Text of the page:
Jaffa has proudly sponsored The Vitality Roses, England Netball’s senior team, since 2019.
We started spreading #JaffaJoy as the Roses’ Official Fruit Partner at the 2019 INF Netball World Cup in Liverpool. We had lots of fun playing on-court games at half-time and giving away Jaffa citrus fruit and orange juice! We were also at the 2020 Vitality Nations Cup in London spreading fun and positivity.
Since the Covid-19 pandemic took hold in the UK, we have worked together to provide fun content for our followers on social media. The Roses have been sharing Jaffa recipes and workouts to help keep everyone fit and healthy.
Carry on reading to get the lowdown on the Vitality Roses’ squad, their pre-game rituals and their top tips for amateur netballers. Thank you to Sophie Drakeford-Lewis and Kira Rothwell for sharing their tips, tricks and insights with us!
Check out the England Netball website to find out more about the Vitality Roses and their upcoming games, or to find a local netball team to join!
How many players are in the Vitality Roses squad?
There are 24 athletes in the Vitality Roses squad and 8 in the Roses Futures squad.
The squads are selected each summer for the following international season. Scouts watch matches throughout the season to find England’s greatest netballing talent.
The Vitality Roses squad includes ladies who play club netball around the world. Some of us play in the UK’s Vitality Netball Superleague whilst others play in Australia’s Suncorp Super Netball league.
Our coaches select teams of 12-14 players before all International Tournaments. The team formation changes depending on who we’ll be playing against and factors that we can’t control like injuries.
We also have a Roses Under-21s squad and a Roses Academy squad. The girls in these squads generally play in the UK’s Netball Performance League (NPL) or in the National Schools netball league.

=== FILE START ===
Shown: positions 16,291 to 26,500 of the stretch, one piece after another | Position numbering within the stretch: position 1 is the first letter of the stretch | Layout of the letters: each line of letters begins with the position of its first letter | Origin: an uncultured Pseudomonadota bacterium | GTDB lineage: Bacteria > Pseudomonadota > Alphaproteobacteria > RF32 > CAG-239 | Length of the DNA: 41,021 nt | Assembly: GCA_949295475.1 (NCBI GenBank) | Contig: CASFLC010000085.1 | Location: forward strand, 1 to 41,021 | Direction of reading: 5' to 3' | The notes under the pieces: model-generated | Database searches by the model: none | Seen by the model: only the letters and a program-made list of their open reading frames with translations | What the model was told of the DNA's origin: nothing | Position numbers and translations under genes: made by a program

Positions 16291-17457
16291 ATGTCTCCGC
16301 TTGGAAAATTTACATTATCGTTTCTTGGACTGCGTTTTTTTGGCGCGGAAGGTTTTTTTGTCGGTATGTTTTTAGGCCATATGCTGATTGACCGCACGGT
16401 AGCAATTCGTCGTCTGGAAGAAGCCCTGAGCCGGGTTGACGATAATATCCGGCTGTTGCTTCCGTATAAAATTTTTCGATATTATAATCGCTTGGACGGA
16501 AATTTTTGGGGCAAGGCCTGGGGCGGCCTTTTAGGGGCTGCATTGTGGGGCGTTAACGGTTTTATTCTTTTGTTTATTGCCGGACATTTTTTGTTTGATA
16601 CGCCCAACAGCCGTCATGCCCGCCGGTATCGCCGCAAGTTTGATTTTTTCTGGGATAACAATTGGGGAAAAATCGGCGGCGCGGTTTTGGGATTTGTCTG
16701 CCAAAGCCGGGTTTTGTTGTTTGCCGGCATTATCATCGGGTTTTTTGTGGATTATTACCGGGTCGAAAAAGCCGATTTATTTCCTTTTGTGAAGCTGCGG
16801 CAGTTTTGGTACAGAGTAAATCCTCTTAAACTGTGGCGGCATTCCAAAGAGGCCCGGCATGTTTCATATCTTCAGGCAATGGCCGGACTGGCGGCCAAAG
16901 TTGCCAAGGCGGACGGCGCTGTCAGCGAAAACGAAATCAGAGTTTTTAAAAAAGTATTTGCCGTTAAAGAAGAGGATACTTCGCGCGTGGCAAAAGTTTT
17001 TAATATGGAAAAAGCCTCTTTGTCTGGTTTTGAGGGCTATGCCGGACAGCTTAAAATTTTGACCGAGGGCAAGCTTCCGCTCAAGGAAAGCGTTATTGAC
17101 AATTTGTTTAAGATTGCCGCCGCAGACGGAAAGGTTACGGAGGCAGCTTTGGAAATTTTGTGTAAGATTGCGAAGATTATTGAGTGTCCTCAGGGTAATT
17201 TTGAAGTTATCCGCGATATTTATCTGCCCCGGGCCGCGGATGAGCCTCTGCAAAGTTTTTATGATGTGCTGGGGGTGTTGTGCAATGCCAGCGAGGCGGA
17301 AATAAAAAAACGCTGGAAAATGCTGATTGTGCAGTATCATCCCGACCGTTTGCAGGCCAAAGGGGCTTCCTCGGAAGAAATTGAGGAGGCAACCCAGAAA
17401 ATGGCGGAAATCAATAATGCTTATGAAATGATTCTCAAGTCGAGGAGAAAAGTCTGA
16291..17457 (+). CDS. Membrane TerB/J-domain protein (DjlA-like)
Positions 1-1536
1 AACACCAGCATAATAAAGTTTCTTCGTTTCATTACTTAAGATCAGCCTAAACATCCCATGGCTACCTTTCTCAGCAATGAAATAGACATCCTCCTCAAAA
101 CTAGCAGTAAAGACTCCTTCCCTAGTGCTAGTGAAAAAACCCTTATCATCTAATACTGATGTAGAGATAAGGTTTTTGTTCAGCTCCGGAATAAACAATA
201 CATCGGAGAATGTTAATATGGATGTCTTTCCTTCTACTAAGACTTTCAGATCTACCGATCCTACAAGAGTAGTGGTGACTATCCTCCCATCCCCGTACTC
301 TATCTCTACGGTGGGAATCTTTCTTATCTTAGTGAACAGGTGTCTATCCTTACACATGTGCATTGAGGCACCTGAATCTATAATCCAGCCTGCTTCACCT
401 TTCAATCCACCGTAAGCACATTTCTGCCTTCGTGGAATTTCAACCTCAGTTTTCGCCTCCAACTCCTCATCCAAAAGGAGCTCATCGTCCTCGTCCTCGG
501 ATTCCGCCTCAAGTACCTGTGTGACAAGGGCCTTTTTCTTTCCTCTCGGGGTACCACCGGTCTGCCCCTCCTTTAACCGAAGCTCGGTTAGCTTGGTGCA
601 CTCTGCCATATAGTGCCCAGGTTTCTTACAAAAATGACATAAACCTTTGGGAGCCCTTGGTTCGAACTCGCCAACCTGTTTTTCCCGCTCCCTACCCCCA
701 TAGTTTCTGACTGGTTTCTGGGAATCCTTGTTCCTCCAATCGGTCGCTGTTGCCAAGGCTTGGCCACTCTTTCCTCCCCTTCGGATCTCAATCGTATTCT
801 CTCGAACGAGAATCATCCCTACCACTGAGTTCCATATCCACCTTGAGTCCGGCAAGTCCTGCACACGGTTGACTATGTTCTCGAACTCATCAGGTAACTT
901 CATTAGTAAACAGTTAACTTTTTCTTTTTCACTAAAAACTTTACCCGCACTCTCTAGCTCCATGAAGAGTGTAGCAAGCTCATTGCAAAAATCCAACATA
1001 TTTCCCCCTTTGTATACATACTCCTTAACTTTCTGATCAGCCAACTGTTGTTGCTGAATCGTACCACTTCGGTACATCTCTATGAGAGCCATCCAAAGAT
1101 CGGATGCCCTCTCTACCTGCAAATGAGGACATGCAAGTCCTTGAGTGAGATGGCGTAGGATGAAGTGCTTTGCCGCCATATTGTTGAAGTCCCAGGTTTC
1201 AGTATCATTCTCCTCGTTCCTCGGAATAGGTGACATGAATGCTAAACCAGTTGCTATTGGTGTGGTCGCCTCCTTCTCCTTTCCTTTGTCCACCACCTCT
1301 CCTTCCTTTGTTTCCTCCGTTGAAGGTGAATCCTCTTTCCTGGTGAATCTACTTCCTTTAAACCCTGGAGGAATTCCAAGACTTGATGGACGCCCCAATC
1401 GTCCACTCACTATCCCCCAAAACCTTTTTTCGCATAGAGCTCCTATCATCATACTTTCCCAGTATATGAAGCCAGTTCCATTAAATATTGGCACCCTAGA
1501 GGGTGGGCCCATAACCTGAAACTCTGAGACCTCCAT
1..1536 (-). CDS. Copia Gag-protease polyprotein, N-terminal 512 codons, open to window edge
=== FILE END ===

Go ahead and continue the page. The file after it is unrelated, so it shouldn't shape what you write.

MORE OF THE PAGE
We look for girls with great promise and technical ability to join these teams. The path isn’t always straight forwards, though. Many of the girls experience setbacks and rejection in the early years of their netball careers.
Resilience and motivation are key to achieving a place in the Vitality Roses squad!
What is life like as a netball player in the Roses Under-21s squad and the Roses Academy squad?
We train together one weekend a month. We’re lucky to receive coaching from some of the best coaches in UK netball. We also have a team of Strength and Conditioning coaches, physiotherapists and nutritists who support us.
Roses Academy teams can play internationally from the age of 16. We start our international careers at Netball Europe. As we get older we have the chance to travel further afield. The most recent cohort of the Roses Academy have traveled as far as Australia, New Zealand, Jamaica and Botswana on tour!
The fun of playing and travelling comes at a price. The Roses Academy players train at least once most days (with one designated rest day a week). Over a week we will usually complete three resistance training sessions, three on-court sessions, shooting or ‘wall work’, recovery sessions and matches!
It takes dedication and a lot of hard work to get selected for the Academy Roses squads. We have to be 100% commited to our training, but the reward of playing with an amazing team and representing our country is incredible.
What does the Vitality Roses coaching squad look like?
We have a coaching team of 15 people. Ten people work with the Vitality Roses squad and five of our coaches focus on the Roses development squads.
Jess Thirlby has been the Vitality Roses Head Coach since July 2019. She stepped into this role after a long and illustrious career as an elite international netballer and netball coach. She is supported day-to-day by our Assistant Coach, Colette Thomson.
The Vitality Roses coaching team also includes a performance director and performance analyst, physiotherapist, chief medical officer, strength & conditioning coach, nutritionist and a lifestyle advisor. They all work tirelessly to ensure we perform at our best each time we play.